One of the most common complaints that brings patients into our clinic is trouble driving at night. Being able to see clearly is very important as vision provides 85% of the information that we need to make safe decisions while driving. While driving during the day, your pupils act like a camera aperture, shrinking down in bright light. This allows light to enter the eye on a straight, uninterrupted path, making things easier to focus and process. Continuing with our camera analogy, your retina is like the film. The retina has photoreceptors called rods and cones that interpret the light and send signals to the brain, which is how we see. Conversely, at night, the pupils are much larger, letting in more light which can be scattered and much more difficult for the rods and cones to decipher. We have many more cones than rods in our retina and in low light situations the rods take over, which means that most of our photoreceptors aren’t as active in the dark. In a nutshell, human eyes are not great for seeing at night, and some degradation in vision is to be expected.
If you’ve gotten to the point where you no longer feel safe or comfortable while driving, it’s time to see your eye doctor to find out if there is something more going on. Many times, the solution is simply a pair of prescription glasses or contacts. Being far-sighted, near-sighted, or having astigmatism can cause oncoming headlights to have a doubling effect or look like there are starbursts and halos around them. In addition to wearing an accurate prescription, an anti-reflective coating on the lenses is a must to cut down on glare. I even recommend this for my patients that have minimal prescriptions to help with nighttime driving and being able to see road signs.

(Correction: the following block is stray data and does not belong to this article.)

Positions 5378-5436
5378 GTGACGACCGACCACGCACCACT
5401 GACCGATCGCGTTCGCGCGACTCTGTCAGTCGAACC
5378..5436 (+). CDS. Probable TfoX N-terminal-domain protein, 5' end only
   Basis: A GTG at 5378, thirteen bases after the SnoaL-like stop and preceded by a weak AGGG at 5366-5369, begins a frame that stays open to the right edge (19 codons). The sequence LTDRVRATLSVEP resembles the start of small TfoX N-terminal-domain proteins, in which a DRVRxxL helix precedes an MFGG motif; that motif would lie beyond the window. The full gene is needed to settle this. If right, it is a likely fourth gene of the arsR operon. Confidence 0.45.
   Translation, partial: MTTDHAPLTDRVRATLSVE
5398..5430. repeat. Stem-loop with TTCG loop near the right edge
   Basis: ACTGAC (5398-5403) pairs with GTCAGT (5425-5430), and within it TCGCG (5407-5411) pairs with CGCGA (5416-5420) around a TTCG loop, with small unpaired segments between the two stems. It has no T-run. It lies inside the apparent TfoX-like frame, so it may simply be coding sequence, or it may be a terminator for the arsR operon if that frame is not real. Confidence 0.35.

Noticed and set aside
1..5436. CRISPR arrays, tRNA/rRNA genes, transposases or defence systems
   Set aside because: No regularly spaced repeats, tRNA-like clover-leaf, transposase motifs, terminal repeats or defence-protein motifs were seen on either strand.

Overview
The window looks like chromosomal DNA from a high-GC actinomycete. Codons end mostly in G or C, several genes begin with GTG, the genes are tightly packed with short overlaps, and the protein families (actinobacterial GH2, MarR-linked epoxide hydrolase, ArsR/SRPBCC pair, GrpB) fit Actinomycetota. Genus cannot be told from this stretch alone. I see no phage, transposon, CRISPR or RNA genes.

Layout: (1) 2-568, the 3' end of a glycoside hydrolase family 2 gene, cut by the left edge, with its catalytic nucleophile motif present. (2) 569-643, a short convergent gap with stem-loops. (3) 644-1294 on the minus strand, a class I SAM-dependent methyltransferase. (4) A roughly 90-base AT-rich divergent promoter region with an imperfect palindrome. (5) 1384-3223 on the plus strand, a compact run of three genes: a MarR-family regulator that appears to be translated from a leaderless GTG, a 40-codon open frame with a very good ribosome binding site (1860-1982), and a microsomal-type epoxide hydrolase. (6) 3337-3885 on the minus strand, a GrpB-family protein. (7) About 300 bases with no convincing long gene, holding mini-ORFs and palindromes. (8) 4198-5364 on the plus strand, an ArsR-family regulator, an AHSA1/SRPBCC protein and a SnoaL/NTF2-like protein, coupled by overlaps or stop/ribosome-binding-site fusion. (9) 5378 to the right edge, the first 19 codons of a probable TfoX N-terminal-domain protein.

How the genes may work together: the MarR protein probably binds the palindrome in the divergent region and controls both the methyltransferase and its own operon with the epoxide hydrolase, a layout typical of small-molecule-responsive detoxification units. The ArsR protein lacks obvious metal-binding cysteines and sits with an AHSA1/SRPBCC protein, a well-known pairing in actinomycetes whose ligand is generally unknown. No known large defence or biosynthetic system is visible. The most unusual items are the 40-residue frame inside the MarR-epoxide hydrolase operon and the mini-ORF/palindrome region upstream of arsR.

If you’re over the age of 50, then cataracts could be playing a role in diminished night vision. The day we’re born our intraocular lens is crystal clear but as the decades go by, that lens becomes more and more cloudy. Light passing through a cloudy lens will never be as sharp as when it’s passing through a clear lens, especially at night. Cataract surgery replaces the cloudy lens with a brand-new clear lens, which can make a world of difference in the clarity of your vision, day or night.
Lastly, we’ll briefly touch on two conditions that can cause night vision issues that are hereditary in nature. The first is congenital stationary night blindness (CSNB). CSNB is technically a classification for multiple disorders that all have the same thing in common: the condition is present from birth and does not get better or worse as the years go on. The second condition is called retinitis pigmentosa (RP). RP is a disorder that causes difficulty seeing in low light as well as issues with peripheral vision. While there are no cures to date, there are several clinical trials going on in various large cities across the nation that have shown some promise. There are also low vision specialists available in most states that can help patients maximize their remaining functional vision.
Unfortunately, we can’t control how our pupils react to light or change our retinas to be more like nocturnal animals, but we can take advantage of technology and surgical procedures to help with vision in low light. I hope this has been informative and as always, if there are questions or comments, be sure to leave them below.